There are obviously printing costs/limitations associated with printing grey or black backgrounds. Can you imagine the ink transfer on a white text/black background newspaper? and of course ink bleeds depending on the stock it’s printed on, which doesn’t happen with web. Obviously we need to be mindful of contrast…

    There are lots of designers that do not take usability into account, (I find this tends to be the case when print designers design websites) but it’s certainly unfair to generalize, as there are many of us out there who are quite passionate about it.

  • http://www.fiveminuteargument.com/ Five Minute Argument

    To be fair to Gerry, I don’t see anywhere in his article that says “use ‘text-decoration:underline’, and only that CSS declaration, nothing else, including ‘border-bottom-width: 1px’, will do” :) He refers to “underline”, I believe, in the visual sense, rather than the CSS-text-decoration-value sense. I wholeheartedly agree that text-decoration: underline should be avoided like the plague.

    His initial point, about linking the word “here” as opposed to the word “Twitter” is also spot on; even if linking the word “here” gave me a greater clickthrough rate, I’d avoid it for the usability abomination that it represents!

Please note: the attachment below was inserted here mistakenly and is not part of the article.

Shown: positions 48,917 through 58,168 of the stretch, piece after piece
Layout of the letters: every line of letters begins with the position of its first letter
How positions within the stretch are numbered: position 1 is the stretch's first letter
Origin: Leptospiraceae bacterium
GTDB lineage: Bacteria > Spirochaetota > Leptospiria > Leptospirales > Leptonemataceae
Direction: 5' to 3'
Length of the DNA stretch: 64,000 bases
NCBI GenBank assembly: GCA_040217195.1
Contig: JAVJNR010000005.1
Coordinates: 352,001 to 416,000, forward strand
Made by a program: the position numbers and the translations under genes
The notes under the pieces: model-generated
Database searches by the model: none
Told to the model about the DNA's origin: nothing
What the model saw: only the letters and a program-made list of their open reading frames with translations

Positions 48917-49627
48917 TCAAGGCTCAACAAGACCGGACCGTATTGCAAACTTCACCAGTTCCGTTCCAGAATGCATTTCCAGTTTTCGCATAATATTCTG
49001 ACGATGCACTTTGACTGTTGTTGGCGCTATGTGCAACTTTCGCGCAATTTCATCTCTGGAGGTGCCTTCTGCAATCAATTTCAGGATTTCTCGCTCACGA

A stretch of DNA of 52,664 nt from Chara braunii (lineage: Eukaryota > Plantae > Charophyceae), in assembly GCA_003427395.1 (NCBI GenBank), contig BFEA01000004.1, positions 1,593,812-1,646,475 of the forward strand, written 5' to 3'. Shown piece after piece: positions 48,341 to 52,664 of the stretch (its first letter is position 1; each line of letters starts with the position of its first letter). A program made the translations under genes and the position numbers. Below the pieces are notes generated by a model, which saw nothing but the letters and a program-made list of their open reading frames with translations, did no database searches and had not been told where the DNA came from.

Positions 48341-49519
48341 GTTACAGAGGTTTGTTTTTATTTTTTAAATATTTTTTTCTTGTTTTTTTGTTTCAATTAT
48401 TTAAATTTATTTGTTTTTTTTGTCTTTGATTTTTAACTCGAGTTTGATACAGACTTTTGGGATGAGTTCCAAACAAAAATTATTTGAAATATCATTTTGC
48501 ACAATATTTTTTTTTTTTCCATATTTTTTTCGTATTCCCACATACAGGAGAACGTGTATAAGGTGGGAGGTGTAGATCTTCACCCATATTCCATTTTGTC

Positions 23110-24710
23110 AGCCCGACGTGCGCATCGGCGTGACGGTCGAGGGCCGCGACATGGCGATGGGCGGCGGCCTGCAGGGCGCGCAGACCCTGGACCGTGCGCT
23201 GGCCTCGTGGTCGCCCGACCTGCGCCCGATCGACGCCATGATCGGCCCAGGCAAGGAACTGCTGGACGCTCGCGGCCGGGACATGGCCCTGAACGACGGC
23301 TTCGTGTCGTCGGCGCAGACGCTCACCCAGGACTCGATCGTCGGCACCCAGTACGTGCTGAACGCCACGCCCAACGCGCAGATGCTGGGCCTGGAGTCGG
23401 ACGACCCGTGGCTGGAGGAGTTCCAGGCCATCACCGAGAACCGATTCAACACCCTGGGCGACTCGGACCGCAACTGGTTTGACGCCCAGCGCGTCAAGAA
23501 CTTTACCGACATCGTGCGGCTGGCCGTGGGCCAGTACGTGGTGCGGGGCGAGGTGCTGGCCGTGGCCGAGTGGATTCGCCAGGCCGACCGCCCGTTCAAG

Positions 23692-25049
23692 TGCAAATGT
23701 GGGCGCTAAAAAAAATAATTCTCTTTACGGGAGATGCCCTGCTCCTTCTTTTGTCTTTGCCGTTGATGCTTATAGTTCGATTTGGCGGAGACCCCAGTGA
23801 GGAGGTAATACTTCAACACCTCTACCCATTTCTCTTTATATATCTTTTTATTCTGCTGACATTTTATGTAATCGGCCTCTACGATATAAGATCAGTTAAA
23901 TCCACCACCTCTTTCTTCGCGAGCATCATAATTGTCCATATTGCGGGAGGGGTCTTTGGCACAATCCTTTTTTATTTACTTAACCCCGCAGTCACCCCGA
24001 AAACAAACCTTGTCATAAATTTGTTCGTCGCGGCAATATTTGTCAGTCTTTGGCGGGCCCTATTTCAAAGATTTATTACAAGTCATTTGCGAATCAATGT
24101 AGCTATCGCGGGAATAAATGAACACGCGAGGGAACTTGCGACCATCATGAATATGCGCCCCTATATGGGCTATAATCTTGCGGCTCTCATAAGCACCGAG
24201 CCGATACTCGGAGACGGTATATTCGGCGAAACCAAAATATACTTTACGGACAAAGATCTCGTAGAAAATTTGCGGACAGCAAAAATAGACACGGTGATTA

• http://headscape.co.uk/people/boag.html Paul Boag

      Agreed about the text underline point but I strongly disagree with the comment about linking here. From a usability and accessibility point of view that sucks. In fact all the options suck. The best solution would be to link the whole sentence. That way it makes sense out of context for screen reader users and also for those scanning through links on a page. The word ‘here’ in isolation is not very descriptive!

    • Ben

      I’ve got a little technique I use for making “here” or “more” links completely accessible… I’ll post a blog on it soon ;)

    • http://www.fiveminuteargument.com Five Minute Argument

      Read my original comment, Paul!

      ‘even if linking the word “here” gave me a greater clickthrough rate, I’d avoid it for the usability abomination that it represents’

      Although he doesn’t explicitly say it, I think Gerry agrees too, so that makes three of us :)

  • http://inteldesigner.com Kevin Dees

    @Marie Poulin, Your dead on about the whole ink thing, the point about books was his weakest.

    My site has a dark background, though I’m not really a designer, but as you say the contrast is what’s !important. It takes priory when it comes to accessibility and usability. This is not just about color either; underlines, whitespace, borders, and even images all apply contrast to a website.

    Contrast is hugely important in more than web design too. Music, photography, dance and drama all use contrast in much of the some way.

    Heck, the link getting clicked has a lot to do with the sentence contrast in the paragraph itself; if you read the article.

  • http://www.designbyadmiral.com/ Doug S.

    Personally, I think people need to stop comparing web to print. They’re different. The rules do not apply and there are times when using rules that work great in print on the web will actually cause more problems. Example? Try using 9pt text on a web page.